Ohio Rep. Bill Seitz, R-Cincinnati, has filed a letter declaring his intention to retire before the end of his current term with the Ohio House of Representatives.
He said the move allowed by Ohio law would let him collect his pension and the letter is a “statutory requirement” if he wants to do so.
“What I’m actually doing is retiring from OPERS (Ohio Public Employees Retirement System),” he said, adding that he’s been advised he does not have to retire “a single minute” to collect his pension.
According to OPERS, an elected official who is re-employed in the same office either for the remainder of an unexpired term or, in Seitz’ case, would serve a new full term if elected following a retirement is subject to pension suspension and forfeiture. Unless, that is, that elected official notified via the county board of elections an intent to retire 90 days prior to a primary election.
That’s what Seitz did.
Before his time in Columbus, Seitz served a term on the Cincinnati Board of Education and two terms as a Green Twp. Trustee. Seitz has served in the Statehouse since 2000, first as an Ohio House member from 2000 to October 2007, then as a State Senator from October 2007 until 2016. He returned to the Ohio House in 2017. Seitz is the House’s Majority Floor Leader.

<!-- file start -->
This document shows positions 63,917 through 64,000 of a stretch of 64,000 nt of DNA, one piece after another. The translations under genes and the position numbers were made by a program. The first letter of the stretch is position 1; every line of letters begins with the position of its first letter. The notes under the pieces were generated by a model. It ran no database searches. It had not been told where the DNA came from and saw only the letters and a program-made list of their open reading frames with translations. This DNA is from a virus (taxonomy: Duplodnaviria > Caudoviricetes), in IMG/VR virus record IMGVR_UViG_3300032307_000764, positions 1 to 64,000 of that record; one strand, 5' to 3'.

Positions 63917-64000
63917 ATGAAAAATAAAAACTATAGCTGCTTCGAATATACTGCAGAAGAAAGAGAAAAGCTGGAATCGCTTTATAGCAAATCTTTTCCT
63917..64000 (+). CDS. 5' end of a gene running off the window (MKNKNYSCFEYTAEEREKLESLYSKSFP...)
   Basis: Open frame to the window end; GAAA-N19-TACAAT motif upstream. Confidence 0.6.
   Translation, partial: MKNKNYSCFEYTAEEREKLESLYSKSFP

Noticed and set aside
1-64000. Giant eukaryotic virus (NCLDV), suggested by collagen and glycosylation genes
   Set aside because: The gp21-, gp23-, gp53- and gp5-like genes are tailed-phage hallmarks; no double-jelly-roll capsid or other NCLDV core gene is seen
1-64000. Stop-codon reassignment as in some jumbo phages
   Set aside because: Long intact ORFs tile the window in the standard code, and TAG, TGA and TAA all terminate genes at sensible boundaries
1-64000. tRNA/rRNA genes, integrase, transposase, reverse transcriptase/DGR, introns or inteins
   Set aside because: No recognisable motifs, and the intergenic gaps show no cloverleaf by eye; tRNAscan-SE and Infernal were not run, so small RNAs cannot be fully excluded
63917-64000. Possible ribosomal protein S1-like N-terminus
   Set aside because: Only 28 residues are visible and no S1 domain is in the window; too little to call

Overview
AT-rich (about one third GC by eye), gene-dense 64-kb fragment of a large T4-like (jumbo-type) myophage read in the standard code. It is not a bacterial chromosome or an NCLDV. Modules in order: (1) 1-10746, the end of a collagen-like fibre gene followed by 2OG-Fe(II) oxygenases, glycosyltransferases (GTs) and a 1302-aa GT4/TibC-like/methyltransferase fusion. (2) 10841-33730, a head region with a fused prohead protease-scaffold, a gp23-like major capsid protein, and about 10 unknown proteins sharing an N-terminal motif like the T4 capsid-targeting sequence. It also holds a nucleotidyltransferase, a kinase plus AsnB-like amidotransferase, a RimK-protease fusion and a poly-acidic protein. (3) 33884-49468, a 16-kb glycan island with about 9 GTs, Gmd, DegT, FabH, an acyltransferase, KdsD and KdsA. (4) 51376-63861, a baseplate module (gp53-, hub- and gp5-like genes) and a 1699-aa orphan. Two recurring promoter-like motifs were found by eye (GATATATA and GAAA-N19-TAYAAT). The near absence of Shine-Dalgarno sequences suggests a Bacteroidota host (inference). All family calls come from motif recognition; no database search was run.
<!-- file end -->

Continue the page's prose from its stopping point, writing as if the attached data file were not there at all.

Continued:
This action is also “utterly irrelevant” in relation to the fallout from a roast at the Athletic Club of Columbus last month during which Seitz reportedly made sexist and derogatory comments. He formally apologized to Ohio Rep. Candice Keller, R-Middletown, and former state lawmaker Diane Fessler following criticism related to the roast comments.
“I take full responsibility for my words in their entirety,” Seitz write to Ohio Speaker Cliff Rosenberger in a Jan. 25 letter.
That apology came days after a report that Seitz and others roasted exiting Ohio House Republicans Chief of Staff Mike Dittoe. An online Ohio political blog wrote that the roast was filled with sexist, off-color and demeaning comments, one of which targeted Keller and was reportedly made by Seitz.
“I offer my sincerest apologies for any distress or embarrassment I may have caused,” he wrote in his letter to Rosenberger. “My words were irresponsible as a member of this esteemed institution and as a member of House leadership.”
Ohio House Republican Caucus spokesman Brad Miller said Seitz consulted the House legal counsel before submitting the letter “to make sure he was fully compliant.”
“He is not doing that,” Miller said of a possible permanent Seitz retirement. “He has filed his petitions, and if he wins in November he will be a member of the Ohio House again next year.”
Miller said this action is “less common in the era of term limits” and referenced the code that permits this as an “old Ohio law.”
“Anyone who would want to take this action would be required to submit a similar letter,” Miller said.